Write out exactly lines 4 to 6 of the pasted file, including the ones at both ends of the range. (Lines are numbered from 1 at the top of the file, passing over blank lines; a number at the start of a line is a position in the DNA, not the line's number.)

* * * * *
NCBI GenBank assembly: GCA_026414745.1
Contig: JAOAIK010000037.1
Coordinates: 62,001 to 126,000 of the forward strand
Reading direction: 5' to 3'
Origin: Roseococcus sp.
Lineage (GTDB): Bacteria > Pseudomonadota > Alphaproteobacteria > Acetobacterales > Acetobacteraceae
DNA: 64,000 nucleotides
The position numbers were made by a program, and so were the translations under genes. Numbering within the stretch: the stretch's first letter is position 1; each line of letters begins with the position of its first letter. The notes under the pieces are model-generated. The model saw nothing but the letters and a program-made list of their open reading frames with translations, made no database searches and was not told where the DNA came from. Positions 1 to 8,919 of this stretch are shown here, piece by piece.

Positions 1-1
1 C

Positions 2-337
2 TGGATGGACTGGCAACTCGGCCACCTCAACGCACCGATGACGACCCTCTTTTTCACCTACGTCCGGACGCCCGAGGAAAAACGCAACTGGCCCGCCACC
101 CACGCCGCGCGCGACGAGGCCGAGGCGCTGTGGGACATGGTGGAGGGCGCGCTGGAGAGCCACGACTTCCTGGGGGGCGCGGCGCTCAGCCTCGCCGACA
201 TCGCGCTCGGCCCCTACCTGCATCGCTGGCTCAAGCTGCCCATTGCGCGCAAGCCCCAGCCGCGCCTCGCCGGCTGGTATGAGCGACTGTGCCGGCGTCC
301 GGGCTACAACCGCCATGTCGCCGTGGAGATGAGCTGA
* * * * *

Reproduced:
Reading direction: 5' to 3'
Origin: Roseococcus sp.
Lineage (GTDB): Bacteria > Pseudomonadota > Alphaproteobacteria > Acetobacterales > Acetobacteraceae